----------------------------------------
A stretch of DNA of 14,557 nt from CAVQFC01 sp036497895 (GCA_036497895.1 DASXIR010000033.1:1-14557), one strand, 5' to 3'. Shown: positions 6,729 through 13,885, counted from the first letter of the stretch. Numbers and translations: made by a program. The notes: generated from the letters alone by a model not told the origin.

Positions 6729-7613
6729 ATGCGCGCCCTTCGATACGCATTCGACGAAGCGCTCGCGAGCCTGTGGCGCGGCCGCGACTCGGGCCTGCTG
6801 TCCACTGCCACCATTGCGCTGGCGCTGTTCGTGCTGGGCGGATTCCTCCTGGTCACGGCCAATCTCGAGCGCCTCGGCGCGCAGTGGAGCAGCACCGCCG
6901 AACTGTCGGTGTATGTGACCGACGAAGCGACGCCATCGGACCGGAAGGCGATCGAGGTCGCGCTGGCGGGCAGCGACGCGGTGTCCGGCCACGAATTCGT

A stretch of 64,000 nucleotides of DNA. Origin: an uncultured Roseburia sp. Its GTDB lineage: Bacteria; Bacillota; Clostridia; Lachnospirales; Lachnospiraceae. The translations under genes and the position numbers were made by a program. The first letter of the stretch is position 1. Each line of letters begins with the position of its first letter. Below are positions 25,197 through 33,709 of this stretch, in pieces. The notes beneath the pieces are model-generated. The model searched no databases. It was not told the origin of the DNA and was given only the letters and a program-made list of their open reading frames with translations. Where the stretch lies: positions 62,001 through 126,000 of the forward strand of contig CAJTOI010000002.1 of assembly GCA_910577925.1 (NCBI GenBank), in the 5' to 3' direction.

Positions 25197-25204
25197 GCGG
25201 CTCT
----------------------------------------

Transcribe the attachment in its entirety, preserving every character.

A stretch of DNA of 14,557 nt from CAVQFC01 sp036497895 (GCA_036497895.1 DASXIR010000033.1:1-14557), one strand, 5' to 3'. Shown: positions 6,729 through 13,885, counted from the first letter of the stretch. Numbers and translations: made by a program. The notes: generated from the letters alone by a model not told the origin.

Positions 6729-7613
6729 ATGCGCGCCCTTCGATACGCATTCGACGAAGCGCTCGCGAGCCTGTGGCGCGGCCGCGACTCGGGCCTGCTG
6801 TCCACTGCCACCATTGCGCTGGCGCTGTTCGTGCTGGGCGGATTCCTCCTGGTCACGGCCAATCTCGAGCGCCTCGGCGCGCAGTGGAGCAGCACCGCCG
6901 AACTGTCGGTGTATGTGACCGACGAAGCGACGCCATCGGACCGGAAGGCGATCGAGGTCGCGCTGGCGGGCAGCGACGCGGTGTCCGGCCACGAATTCGT

A stretch of 64,000 nucleotides of DNA. Origin: an uncultured Roseburia sp. Its GTDB lineage: Bacteria; Bacillota; Clostridia; Lachnospirales; Lachnospiraceae. The translations under genes and the position numbers were made by a program. The first letter of the stretch is position 1. Each line of letters begins with the position of its first letter. Below are positions 25,197 through 33,709 of this stretch, in pieces. The notes beneath the pieces are model-generated. The model searched no databases. It was not told the origin of the DNA and was given only the letters and a program-made list of their open reading frames with translations. Where the stretch lies: positions 62,001 through 126,000 of the forward strand of contig CAJTOI010000002.1 of assembly GCA_910577925.1 (NCBI GenBank), in the 5' to 3' direction.

Positions 25197-25204
25197 GCGG
25201 CTCT